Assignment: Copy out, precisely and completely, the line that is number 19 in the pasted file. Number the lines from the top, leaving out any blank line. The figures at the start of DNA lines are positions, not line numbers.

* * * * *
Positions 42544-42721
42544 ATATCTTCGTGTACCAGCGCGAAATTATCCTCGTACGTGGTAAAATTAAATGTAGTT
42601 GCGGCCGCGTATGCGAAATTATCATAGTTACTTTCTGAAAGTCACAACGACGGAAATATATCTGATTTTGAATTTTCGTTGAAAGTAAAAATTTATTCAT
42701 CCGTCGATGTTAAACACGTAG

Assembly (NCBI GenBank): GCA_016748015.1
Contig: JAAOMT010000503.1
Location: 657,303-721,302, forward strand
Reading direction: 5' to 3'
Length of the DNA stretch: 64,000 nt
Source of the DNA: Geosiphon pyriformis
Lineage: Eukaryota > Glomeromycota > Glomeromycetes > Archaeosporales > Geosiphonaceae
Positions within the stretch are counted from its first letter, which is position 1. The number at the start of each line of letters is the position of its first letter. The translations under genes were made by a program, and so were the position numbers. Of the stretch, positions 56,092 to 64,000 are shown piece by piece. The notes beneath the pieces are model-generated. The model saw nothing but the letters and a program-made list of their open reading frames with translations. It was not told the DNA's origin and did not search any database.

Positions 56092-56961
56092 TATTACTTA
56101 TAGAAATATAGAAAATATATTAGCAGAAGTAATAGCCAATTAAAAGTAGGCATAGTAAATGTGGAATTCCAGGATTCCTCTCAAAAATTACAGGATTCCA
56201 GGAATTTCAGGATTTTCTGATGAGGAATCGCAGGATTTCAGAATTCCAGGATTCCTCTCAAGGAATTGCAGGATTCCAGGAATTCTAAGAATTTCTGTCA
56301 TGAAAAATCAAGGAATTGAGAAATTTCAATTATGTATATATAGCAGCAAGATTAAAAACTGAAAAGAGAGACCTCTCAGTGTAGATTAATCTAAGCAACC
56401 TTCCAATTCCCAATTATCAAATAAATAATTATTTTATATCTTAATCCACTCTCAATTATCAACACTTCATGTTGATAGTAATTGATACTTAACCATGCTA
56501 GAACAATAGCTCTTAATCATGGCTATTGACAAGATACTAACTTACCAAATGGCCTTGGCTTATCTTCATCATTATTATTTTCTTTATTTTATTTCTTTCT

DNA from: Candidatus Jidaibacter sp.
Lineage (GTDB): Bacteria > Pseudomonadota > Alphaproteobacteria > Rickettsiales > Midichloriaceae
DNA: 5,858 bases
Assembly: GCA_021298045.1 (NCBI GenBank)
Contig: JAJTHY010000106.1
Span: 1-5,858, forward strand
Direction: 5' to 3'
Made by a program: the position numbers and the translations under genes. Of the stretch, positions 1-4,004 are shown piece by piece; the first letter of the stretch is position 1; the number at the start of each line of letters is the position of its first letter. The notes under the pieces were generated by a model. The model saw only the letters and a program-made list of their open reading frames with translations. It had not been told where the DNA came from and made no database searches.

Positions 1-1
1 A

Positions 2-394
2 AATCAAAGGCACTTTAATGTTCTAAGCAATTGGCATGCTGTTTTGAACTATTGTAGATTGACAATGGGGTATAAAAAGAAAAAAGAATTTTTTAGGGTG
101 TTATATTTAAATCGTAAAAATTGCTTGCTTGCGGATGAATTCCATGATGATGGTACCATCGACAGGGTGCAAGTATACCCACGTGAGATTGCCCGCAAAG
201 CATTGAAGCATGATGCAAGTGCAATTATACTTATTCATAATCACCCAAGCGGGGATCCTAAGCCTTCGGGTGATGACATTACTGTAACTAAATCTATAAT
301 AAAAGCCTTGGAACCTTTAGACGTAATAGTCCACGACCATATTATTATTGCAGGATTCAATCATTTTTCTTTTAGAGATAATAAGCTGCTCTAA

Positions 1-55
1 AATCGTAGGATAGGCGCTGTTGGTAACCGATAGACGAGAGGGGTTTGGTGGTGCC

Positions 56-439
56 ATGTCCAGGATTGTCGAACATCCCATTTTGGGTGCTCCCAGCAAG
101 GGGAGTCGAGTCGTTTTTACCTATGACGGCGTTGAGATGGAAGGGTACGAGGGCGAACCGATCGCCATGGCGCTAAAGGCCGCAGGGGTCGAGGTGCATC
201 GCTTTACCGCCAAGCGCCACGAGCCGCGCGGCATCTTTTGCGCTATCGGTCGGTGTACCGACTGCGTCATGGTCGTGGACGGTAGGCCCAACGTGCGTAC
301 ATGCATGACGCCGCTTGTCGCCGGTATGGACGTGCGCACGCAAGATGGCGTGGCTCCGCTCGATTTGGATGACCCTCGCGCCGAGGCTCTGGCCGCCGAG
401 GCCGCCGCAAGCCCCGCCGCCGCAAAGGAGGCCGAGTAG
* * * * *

56501 GAACAATAGCTCTTAATCATGGCTATTGACAAGATACTAACTTACCAAATGGCCTTGGCTTATCTTCATCATTATTATTTTCTTTATTTTATTTCTTTCT